We found our latest decaf in tea country. In fact, on our way to Tumba Station, we drove along a river bordering a cooperative tea plantation for over half an hour. But you know what they say: You can't have a valley of tea without a couple mountains of coffee. Or something like that.
That’s where we found Tumba Station, the mill. And there, working the gears to mechanically adjust the mill's depulper, stood the owner, Venustre Mugraneza.
Mugraneza became Tumba's sole owner just recently. He got the support to buy out his partners from Rwanda Trading Company, a US-run ethical investment & support group. Mugraneza clearly hasn't taken this support for granted--he was the only mill owner we saw in the nation who took the term hands-on so literally.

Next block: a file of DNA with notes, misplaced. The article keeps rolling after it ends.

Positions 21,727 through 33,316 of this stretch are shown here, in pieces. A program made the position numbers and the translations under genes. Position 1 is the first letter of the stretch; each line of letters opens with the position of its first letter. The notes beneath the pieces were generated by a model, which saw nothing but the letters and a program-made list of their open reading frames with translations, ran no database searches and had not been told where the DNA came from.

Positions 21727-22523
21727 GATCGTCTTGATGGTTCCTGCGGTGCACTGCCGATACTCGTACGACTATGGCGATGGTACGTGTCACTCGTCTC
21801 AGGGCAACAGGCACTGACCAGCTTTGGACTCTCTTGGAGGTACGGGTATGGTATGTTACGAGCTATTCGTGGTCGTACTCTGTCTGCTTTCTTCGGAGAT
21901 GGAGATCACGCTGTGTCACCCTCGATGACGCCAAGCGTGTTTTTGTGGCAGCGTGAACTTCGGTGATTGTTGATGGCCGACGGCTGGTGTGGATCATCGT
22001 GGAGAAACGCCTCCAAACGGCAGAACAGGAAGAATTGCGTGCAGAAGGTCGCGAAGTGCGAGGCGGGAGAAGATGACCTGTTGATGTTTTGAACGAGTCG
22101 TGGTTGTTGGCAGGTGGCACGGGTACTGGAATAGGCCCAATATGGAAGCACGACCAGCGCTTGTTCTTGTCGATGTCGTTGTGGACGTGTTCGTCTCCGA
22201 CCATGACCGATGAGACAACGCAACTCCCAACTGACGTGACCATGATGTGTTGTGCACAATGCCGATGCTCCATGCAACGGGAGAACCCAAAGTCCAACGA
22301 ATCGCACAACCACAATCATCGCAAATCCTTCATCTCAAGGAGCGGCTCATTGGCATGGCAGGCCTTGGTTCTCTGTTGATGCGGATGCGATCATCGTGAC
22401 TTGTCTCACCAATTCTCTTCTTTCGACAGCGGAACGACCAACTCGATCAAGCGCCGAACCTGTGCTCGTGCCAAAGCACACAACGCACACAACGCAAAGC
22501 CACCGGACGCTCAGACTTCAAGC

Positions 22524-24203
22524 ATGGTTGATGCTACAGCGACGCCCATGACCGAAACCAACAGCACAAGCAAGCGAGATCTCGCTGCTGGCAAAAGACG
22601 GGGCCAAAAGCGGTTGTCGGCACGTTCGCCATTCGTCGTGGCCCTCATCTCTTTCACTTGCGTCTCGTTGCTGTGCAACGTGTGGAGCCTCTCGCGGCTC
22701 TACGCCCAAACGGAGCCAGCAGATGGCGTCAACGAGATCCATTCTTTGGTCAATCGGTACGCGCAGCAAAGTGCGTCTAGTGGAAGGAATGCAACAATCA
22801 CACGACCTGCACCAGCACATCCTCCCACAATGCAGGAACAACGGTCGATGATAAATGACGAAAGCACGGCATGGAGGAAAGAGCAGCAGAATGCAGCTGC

This is the only coffee from northern Rwanda we've fallen for, a gem of a coffee among the tea leaves.
So, how do we get it from that caffeinated farm to your decaffeinated cup? First, we roast and taste harvest samples. If they pass, we direct the whole batch up to Vancouver, BC. That’s where Swiss Water Process works their osmosis-based decaf magic: no ethyl acetate, no methylene chloride, and every batch tested to ensure under .01% caffeine.
So if you’re looking for decaf, you never need to settle for tea. (Not that there’s anything wrong with tea.)